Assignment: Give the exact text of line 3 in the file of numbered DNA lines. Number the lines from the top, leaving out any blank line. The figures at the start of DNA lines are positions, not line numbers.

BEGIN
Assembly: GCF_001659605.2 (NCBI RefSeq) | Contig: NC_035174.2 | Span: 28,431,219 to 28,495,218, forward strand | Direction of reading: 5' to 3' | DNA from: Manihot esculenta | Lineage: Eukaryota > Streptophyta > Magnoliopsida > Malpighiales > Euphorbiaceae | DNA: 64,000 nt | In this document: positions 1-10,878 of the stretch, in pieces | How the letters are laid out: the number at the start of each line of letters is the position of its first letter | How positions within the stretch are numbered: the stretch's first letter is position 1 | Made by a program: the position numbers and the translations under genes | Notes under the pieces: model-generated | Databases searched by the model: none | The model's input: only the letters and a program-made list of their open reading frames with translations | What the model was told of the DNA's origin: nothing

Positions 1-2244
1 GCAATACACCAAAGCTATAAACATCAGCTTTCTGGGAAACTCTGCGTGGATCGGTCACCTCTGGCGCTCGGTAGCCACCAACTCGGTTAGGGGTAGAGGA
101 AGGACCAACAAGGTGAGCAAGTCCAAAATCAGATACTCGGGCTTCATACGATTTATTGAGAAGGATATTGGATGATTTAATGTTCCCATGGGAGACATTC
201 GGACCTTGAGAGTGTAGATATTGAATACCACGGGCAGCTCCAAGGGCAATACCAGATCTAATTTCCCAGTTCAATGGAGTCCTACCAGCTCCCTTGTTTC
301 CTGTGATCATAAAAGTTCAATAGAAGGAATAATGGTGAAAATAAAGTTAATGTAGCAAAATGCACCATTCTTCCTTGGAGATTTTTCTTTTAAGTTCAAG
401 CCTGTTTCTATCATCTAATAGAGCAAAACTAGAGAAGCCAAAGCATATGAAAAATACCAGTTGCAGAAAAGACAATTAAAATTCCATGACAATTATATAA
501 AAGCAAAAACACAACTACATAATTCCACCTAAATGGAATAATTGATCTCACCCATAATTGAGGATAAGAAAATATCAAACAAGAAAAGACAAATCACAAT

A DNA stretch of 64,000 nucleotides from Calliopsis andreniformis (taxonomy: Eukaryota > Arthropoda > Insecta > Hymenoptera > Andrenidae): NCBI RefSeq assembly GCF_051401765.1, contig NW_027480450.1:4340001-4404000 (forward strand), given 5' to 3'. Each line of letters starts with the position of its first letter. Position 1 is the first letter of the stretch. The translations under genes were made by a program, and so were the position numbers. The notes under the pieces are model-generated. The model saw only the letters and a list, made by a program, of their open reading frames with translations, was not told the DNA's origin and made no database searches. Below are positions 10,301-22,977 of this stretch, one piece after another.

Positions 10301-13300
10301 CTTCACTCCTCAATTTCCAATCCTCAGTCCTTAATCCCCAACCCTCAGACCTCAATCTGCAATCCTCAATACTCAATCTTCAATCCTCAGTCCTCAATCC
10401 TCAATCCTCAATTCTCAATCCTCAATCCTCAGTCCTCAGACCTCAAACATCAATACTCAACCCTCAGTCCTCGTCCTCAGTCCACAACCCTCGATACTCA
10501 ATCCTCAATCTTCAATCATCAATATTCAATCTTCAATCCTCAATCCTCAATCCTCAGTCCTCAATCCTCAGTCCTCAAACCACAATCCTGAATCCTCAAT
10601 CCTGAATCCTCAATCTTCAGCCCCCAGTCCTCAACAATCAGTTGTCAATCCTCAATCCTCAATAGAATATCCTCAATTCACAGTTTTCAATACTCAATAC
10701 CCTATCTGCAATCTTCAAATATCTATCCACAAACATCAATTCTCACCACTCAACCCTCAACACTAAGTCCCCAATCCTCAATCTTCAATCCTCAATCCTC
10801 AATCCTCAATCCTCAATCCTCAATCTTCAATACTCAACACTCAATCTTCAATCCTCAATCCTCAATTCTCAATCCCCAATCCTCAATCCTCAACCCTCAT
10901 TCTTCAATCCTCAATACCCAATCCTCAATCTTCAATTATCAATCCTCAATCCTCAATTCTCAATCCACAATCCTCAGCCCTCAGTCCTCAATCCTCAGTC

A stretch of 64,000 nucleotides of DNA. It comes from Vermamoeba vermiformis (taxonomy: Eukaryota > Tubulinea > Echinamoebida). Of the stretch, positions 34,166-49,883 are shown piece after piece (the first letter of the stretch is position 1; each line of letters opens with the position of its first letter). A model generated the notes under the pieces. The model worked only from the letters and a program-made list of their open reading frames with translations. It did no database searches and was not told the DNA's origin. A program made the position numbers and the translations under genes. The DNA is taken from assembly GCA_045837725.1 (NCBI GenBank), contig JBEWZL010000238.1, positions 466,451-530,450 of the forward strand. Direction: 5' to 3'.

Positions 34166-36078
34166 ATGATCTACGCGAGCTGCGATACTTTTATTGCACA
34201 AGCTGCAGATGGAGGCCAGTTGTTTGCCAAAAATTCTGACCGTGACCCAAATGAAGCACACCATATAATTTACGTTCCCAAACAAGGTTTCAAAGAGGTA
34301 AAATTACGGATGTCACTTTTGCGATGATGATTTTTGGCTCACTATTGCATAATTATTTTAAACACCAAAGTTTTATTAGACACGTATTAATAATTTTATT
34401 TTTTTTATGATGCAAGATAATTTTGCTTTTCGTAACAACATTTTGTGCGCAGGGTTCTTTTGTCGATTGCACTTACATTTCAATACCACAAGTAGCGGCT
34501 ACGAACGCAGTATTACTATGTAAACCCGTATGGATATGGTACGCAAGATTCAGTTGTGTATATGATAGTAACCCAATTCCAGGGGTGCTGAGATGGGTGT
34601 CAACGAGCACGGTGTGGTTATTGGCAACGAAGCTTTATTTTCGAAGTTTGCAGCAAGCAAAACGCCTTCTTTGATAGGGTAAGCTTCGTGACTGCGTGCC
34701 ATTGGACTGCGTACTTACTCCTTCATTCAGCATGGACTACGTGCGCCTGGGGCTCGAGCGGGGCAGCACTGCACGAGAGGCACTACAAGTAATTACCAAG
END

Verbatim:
1 GCAATACACCAAAGCTATAAACATCAGCTTTCTGGGAAACTCTGCGTGGATCGGTCACCTCTGGCGCTCGGTAGCCACCAACTCGGTTAGGGGTAGAGGA